- There are certain landmarks everyone should know of.
- These places do a great job of telling Nigeria’s very rich history and culture.
- Business Insider Sub Saharan Africa has put together a list of the top must-see historical sites.
Nigeria is home to over 250 local languages and various rich and diverse cultures.
This heritage is reflected in certain movies, ancient places of worship, artefacts, old towns and monuments.
In honour of Nigeria’s Independence Day, we have put together a list of nine must-see historical sites to visit before the year runs out:
- The First Storey Building
Located in Badagry, Lagos State is Nigeria’s first-ever story building. The foundation was laid in 1842 and the house was later completed in 1845. Reverend Henry Townsend of the Church Missionary Society (CMS) is credited for erecting this ancient structure. It is a major tourist attraction.
- Old Oyo
The former city of Oyo (known as Oyo-Ile) can be found in southwest Nigeria. Inside the Old Oyo National Park, you will find the ancient political capital of Oyo Empire of the Yoruba people which was deserted in the 18th century after a war with Hausa/Fulani raiders. This site has the ruins of buildings built by people who used to live there.
These include the old palace compound, outer walls with ditches, a water reservoir, wells, cisterns, and grinding hollows. The park also contains the famous Agbaku Cave, which is said to have served as a shelter for the ancient warriors of the Oyo-Alaafin Kingdom during times of war.
- The Ancient Kano City Walls
Located in Kano State are the walls built to defend and protect the inhabitants of the ancient city of Kano. Construction of the ancient Kano city walls started in 1095 and was completed in the 14th century. It is regarded as one of the biggest handmade structures in the old world.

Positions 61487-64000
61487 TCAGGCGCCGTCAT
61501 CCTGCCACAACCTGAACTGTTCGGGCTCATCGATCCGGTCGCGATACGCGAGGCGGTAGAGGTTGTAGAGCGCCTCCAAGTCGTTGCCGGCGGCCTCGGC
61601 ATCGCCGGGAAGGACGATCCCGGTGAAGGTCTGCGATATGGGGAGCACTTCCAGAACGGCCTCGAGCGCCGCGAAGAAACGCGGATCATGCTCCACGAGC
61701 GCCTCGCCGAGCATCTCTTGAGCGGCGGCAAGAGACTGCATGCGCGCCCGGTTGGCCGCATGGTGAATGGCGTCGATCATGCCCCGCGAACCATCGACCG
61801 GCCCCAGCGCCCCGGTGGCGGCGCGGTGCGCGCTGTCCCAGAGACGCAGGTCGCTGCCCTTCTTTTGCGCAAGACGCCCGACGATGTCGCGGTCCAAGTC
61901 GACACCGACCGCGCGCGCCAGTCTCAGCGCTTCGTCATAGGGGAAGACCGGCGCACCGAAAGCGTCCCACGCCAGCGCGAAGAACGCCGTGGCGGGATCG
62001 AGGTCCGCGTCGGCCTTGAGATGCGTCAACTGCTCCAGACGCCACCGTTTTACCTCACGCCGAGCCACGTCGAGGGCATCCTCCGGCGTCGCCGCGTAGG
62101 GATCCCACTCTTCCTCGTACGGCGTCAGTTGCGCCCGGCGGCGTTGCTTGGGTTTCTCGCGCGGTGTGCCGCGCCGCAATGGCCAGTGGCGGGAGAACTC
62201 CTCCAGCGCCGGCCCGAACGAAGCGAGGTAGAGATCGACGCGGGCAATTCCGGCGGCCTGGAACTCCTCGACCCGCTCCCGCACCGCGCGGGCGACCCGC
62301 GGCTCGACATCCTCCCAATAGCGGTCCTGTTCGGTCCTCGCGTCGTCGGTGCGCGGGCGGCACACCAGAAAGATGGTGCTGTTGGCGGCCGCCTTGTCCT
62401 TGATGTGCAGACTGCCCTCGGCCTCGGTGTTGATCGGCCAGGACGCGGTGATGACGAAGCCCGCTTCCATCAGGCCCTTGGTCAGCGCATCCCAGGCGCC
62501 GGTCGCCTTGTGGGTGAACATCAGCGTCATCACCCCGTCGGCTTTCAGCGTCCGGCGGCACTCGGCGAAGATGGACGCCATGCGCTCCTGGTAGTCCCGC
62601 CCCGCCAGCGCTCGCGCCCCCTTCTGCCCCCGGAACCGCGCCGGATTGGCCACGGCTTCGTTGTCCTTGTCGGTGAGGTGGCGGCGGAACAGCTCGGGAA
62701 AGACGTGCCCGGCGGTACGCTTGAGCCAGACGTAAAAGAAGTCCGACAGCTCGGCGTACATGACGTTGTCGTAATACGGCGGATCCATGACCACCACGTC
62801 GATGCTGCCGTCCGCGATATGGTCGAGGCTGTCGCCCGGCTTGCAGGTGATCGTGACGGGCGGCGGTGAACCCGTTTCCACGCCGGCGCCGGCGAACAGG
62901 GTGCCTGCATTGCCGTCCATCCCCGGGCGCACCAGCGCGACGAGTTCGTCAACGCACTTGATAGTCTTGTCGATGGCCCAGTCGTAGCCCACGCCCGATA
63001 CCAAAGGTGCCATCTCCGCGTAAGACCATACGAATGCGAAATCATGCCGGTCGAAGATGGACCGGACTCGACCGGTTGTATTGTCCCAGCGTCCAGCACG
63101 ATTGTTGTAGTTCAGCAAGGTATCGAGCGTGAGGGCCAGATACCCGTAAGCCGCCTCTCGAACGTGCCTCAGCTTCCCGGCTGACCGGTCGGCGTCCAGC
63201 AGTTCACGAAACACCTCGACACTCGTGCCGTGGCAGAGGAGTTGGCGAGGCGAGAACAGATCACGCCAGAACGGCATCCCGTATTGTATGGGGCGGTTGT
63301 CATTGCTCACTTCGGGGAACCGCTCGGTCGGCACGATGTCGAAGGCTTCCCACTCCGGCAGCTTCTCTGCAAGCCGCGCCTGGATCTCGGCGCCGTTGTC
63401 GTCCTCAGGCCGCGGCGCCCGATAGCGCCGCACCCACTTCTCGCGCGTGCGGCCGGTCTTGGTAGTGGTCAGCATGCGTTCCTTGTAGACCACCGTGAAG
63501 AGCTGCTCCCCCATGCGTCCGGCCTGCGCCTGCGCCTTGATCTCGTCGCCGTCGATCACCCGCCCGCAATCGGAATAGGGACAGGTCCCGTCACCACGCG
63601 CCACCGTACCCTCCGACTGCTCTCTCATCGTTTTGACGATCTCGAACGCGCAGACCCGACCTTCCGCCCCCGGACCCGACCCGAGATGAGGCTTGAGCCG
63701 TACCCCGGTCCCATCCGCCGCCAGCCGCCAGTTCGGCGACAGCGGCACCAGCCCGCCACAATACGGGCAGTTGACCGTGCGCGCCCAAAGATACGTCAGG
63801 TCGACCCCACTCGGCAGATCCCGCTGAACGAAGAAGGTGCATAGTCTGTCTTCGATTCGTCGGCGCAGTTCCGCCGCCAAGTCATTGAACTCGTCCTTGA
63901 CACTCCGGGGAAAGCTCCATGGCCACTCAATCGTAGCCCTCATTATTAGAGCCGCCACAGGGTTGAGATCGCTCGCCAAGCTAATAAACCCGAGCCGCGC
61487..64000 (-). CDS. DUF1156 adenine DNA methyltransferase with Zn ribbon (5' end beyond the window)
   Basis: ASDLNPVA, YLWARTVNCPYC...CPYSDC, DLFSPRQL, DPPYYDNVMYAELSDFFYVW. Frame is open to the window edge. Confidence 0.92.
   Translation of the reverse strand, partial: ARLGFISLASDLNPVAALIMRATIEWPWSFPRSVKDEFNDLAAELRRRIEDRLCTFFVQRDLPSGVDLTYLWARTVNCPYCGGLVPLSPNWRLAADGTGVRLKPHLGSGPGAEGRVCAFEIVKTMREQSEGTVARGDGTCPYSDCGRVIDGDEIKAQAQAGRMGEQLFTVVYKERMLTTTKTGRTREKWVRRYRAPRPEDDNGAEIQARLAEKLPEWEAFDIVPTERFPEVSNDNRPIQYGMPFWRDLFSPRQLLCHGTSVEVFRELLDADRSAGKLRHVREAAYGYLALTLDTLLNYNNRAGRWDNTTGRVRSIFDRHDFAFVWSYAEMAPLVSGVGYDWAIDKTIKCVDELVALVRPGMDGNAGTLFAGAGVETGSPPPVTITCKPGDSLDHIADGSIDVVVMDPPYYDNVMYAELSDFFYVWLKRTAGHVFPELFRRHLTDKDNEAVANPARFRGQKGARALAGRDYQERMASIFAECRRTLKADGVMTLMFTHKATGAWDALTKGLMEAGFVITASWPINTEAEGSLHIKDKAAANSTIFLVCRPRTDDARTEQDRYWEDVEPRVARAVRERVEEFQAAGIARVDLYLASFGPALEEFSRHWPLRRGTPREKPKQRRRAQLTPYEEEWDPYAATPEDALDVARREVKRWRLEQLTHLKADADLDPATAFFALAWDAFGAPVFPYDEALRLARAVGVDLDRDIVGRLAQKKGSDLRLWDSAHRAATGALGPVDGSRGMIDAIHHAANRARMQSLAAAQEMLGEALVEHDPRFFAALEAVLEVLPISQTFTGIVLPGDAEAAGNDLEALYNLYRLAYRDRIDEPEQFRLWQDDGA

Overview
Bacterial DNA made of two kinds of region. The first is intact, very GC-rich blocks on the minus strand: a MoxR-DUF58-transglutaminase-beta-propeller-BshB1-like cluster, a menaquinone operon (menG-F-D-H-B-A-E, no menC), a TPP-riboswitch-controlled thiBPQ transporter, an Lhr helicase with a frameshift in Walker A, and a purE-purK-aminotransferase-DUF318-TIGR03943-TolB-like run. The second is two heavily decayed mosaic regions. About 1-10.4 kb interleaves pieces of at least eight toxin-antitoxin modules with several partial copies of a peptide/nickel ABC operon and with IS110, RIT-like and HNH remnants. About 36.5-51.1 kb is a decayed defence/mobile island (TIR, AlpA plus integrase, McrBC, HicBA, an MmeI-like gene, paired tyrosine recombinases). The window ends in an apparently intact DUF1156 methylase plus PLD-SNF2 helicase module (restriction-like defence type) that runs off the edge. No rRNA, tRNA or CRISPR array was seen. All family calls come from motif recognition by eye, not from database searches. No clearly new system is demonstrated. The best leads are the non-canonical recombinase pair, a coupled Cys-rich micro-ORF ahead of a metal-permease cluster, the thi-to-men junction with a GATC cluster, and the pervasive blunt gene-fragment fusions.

- Sungbo’s Eredo
Sungbo's Eredo is another system of defensive walls and moats. It is located to the southwest of the Yoruba town of Ijebu Ode in Ogun State, southwest Nigeria. It was reportedly built in honour of the Ijebu female chief Oloye Bilikisu Sungbo, hence the name. Some people believe that the Eredo walls were the inspiration for the ‘Iya’ (walls) of Benin —the largest man-made structure and one of the largest earthwork in the world.
- The Walls of Benin
It was created to defend the defunct Kingdom of Benin, now Benin City, the capital of Edo state. The construction is said to have started in 800 and continued into the mid-15th century.
- National War Museum
This is located in Umuahia, Abia State. It pays homage to the wars of old Nigeria Empires, the Nigerian Civil War and the Niger Delta conflicts. The museum houses relics including the weapons used in these battles.
- Tafawa Balewa Square (TBS)
This can be found in Lagos State. It is a ceremonial ground constructed in 1972. The entrance has gigantic sculptures of four white horses and seven red eagles to signify Strength and Dignity respectively.
This square has other monuments like the 26-storey Independence House and the Remembrance Arcade (with memorials to World War I, World War II and Nigerian civil war victims). The Independence house was built in 1963 with a capacity of 50,000 people. It used to be the tallest building in Nigeria.
- Slave Museum
The Slave Museum is located in Calabar, Cross River State. It contains the materials used during the slave trade like shackles, chains, the variety of currencies used to buy people (copper bars, brass bells, and flutes). There is a similar one in Badagry, Lagos state.
- Arochukwu Long Juju Slave Route
This can be found in Abia, a state in the southeastern part of Nigeria. The Arochukwu Long Juju Slave Route is a six-foot gully that takes people to the temple judgment that was used back in the day.
The site has the home of the shrine of Ibin Ukpabi with a Kamalu-‘The Ancient Warrior god’, an altar and a waterfall. It was listed in 2007 on the tentative list of UNESCO World Heritage Sites.